Define a hyperbolic surface $H$ as a metric space locally isometric to the Poincaré upper half-plane $\mathbb{H}^2$ with the appropriate metric. Note that the quotient $\mathbb{H}^2/\Gamma$ is a hyperbolic surface, where $\Gamma$ is a Fuchsian group acting properly discontinuously without fixed point on $\mathbb{H}^2$.

Every closed, connected Riemann surface $S$ of genus greater than $2$ admits the structure of a hyperbolic surface : this is a (fairly) direct consequence of uniformization. Indeed the universal cover $\tilde{S}$ is $\mathbb{H}^2$, and $Aut(\mathbb{H}^2)=PSL(2,\mathbb{R})$, so $S=\tilde{S}/\Gamma$ where $\Gamma$ is Fuchsian, and we conclude by the previous remark.

We have the following result:

Theorem : Let $H$ be a closed, connected, oriented hyperbolic surface of genus $\geq 2$. Then $S$ is isometric to $\mathbb{H}^2/\Gamma$ for some Fuchsian $\Gamma$. In particular, such hyperbolic surface carries the structure of a Riemann surface.

In the proof we do use the fact that $H$ is oriented to show that transition maps are holomorphic. However the following question arises : what are some interesting examples of non-orientable hyperbolic surfaces ? How much work is needed to find such a surface ? I cannot think of one just yet. Moreover, if every closed hyperbolic surface can be obtained by gluing pairs of pants, how do we even find one ? Where does the construction degenerate ?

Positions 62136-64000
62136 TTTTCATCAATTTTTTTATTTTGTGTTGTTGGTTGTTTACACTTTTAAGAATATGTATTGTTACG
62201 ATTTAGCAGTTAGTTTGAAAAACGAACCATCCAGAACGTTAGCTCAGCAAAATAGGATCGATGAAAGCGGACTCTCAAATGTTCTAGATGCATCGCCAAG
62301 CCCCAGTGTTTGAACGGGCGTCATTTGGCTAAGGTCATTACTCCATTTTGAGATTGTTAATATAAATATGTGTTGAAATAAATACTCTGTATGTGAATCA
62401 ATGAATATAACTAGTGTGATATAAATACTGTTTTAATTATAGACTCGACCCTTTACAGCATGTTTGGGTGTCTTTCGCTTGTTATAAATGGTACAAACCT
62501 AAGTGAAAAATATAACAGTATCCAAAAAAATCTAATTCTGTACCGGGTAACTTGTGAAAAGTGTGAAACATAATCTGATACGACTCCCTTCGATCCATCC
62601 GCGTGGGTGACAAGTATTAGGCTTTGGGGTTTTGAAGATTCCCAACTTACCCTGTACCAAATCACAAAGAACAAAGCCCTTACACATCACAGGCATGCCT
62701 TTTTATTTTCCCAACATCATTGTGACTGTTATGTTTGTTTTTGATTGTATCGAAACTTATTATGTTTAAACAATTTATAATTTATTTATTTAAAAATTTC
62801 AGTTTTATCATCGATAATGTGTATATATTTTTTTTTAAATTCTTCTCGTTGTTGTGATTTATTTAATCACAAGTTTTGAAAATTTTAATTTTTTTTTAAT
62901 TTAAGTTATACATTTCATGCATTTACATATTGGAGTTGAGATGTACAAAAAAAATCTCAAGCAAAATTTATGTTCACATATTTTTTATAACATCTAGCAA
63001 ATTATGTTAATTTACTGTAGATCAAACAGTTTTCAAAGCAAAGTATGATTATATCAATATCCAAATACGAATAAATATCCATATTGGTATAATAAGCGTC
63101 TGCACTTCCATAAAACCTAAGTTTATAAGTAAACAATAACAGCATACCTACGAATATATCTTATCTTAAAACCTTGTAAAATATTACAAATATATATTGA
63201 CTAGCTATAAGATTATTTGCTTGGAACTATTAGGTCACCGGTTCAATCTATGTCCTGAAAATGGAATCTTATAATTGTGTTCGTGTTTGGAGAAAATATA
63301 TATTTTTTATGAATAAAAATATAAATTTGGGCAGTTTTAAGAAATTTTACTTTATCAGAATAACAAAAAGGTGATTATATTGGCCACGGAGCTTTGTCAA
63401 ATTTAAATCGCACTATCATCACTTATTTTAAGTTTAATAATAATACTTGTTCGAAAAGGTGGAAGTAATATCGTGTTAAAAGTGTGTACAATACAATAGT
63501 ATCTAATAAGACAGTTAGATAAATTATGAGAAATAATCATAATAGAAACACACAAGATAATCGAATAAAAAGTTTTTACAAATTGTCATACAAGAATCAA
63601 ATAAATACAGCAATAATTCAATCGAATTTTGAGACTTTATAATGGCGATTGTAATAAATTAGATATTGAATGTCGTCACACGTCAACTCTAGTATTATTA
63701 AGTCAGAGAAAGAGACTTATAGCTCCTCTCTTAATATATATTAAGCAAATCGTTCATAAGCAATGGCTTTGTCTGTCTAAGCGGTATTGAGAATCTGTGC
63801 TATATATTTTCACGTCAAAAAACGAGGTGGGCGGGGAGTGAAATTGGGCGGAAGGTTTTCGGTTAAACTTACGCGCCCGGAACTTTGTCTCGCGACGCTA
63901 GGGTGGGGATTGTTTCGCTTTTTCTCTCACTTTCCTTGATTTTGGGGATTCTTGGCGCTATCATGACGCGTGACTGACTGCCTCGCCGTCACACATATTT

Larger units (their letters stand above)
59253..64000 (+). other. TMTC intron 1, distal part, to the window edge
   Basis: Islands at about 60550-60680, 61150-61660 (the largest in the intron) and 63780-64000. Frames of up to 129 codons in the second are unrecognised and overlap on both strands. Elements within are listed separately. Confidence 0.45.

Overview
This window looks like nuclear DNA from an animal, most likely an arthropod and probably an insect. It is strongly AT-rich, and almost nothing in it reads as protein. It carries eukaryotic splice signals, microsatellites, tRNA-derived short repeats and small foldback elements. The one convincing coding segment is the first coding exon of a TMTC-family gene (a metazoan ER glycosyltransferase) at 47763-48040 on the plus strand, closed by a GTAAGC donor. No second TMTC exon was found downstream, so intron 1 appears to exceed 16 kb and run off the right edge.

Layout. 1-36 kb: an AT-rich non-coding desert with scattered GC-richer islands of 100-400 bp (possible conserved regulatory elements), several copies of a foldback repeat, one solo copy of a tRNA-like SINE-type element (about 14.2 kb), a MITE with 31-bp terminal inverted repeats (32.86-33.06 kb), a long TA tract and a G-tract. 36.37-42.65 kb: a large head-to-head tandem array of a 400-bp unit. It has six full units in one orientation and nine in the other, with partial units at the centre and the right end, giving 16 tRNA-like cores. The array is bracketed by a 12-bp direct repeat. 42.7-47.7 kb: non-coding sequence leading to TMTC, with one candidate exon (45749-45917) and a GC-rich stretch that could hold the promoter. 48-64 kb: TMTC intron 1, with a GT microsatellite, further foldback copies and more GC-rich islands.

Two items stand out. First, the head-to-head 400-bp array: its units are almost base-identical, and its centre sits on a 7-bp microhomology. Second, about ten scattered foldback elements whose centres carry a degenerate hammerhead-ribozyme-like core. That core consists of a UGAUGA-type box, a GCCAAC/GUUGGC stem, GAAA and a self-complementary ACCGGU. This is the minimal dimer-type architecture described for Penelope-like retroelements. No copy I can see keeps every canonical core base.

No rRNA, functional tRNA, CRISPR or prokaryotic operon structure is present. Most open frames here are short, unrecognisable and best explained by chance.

Many thanks for reading.

  • $\begingroup$ Can you mimic the standard Klein-bottle construction using e.g. the (6,4) tiling of the hyperbolic plane to glue hexagon edges in some appropriately orientation-reversing fashion? $\endgroup$ – Steven Stadnicki Jan 10 '18 at 19:54
  • $\begingroup$ @StevenStadnicki Is this true ? It seems like a good construction but my intuition in hyperbolic geometry is not strong enough to accept it on good faith. $\endgroup$ – Bass Jan 10 '18 at 20:32
  • $\begingroup$ That's my status as well, I'm afraid - that's why I put it as a comment rather than an answer. It seems as though it should be correct, since even though 'in principle' the tiling is built off of a reflection group one can use (hyperbolic) translations to construct a quotient surface, so in principle we should be able to glue and then use one orientation-reversing gluing. But my intuition for these things is not incredibly strong. $\endgroup$ – Steven Stadnicki Jan 10 '18 at 20:43

Embed a surface $S$ of odd genus like in the picture: enter image description here so that it is centered and symmetric with respect to the origin (in the obvious sense) Then the antipodal map $\sigma$ is a smooth self-diffeomorphism of order two which reverses the orientation of the surface. The quotient $S/\sigma$ is a non-orientable surface. If we put on $S$ a hyperbolic metric, then one can arrange to have $\sigma$ be an isometry, and then $S/\sigma$ inherits a hyperbolic metric.

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